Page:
I’m here to talk about Grist’s work, though. As you recall, this post did start out with thoughts of visuals and tone, and I feel the work in Absent Friends really is a nice example of tone through line work. Grist is well-known for his charismatic, dynamic style because of his comic Jack Staff, but Absent Friends carries more of a rigidness. It’s not bad rigidness, like Alex Ross or recent Scott Kolins would present, just rigidness in the sense that this is a young artist, as of yet, without a particular style, and in the context of Grist’s current work it’s comparatively stiff next to Jack Staff. Grist understands mechanics and can tell a story, but he just lacks a flamboyant style that comic readers are accustomed to.
The rigidness is one of the techniques that convey tone, though. As described, these are stories about relationships, lost friends, and struggling artists, so the stiff, more serious aesthetic of his line actually works well to communicate the point that most of these stories are not to be laughed at but rather thought about. The line art is very blunt in it’s nature. This work well for these comic strips because writer Phil Elliott, while not spelling everything out, is sort of blunt in his storytelling, or at least the nature of his narrative is very visceral. It’s not visceral in a violent sense, but the stories do present their events in a very forward fashion. The approach could be described as “Look, this happens. Now, it’s over. Move on. Think about it when you’re done reading.” The sort of up front, no flare about it artwork Grist creates reflects this tone very well and furthers its transmission.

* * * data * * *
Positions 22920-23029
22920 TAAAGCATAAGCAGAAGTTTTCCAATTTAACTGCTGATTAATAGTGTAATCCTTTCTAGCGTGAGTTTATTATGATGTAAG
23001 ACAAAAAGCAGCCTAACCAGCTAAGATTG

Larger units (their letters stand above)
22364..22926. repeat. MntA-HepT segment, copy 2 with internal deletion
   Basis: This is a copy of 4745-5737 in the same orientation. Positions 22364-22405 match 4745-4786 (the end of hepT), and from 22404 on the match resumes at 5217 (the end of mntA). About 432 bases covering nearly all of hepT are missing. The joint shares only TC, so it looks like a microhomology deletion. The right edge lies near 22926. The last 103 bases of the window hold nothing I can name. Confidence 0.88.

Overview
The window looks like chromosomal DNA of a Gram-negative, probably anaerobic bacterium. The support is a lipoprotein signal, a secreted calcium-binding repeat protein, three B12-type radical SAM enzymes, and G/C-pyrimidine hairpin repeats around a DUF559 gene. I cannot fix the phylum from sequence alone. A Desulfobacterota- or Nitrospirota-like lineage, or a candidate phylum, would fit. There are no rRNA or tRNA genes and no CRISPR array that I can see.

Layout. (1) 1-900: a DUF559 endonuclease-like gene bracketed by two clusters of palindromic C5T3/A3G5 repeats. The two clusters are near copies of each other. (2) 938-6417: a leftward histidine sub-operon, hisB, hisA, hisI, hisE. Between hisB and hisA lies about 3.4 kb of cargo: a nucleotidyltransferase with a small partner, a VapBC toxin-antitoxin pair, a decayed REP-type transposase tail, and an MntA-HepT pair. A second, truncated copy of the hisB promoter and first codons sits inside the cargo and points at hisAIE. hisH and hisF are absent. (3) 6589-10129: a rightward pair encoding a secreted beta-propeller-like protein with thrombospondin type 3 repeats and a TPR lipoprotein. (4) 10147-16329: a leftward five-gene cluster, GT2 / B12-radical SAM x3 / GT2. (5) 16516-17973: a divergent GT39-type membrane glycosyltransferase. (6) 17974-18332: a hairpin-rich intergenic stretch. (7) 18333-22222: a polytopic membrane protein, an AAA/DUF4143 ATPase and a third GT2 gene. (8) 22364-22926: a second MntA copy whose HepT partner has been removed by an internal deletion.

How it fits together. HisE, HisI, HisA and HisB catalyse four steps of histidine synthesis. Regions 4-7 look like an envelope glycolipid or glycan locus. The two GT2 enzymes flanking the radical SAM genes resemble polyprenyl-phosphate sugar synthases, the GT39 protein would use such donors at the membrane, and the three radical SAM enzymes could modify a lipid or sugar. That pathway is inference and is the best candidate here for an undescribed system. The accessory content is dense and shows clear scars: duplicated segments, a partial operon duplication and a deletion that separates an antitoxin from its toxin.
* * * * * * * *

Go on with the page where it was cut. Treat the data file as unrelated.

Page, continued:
Grist also gives attention to his backgrounds for the cause of tone. Absent Friends isn’t one-hundred percent serious. There are a few, I guess you’d call them, “gag strips” or humorous takes on relationships throughout the collection. They’re intermingled, and the collection transitions through an array of emotions. Grist helps separate these stories by taking advantage of or destroying open space. Stories that exist to be taken a bit seriously usually contain panels with cluttered backgrounds. Grist uses devices such as rain, snow, simple cross-hatches, or a wide array of dispersed objects to tighten up the panel. That tight, almost claustrophobic feel contains the reader into a certain emotional mindset. The humor strips are the opposite. Grist leaves a lot of white space in the backgrounds, lettering and sound effects appear enthusiastic, and even character’s heads are a little more round and cartoonish. The humor stories, because of the environment Grist puts them in, look very dynamic.
This is an early work from Elliott and Grist, but in some ways it feels like years and years of experience were on hand when they made the stories within Absent Friends. These comics are well crafted, and while printed in black and white, Grist makes use of the line art to sell the heart of these stories. More importantly, Absent Friends made me consider the role of line art. I tend to think it’s job is simply style and obviously building shapes, but there is more to it, especially when you read a comic book that takes advantage of it. Color will always be the dominate messenger of tone, certainly, but I think next time I read a comic I’ll study the line and see if it too is sending a message.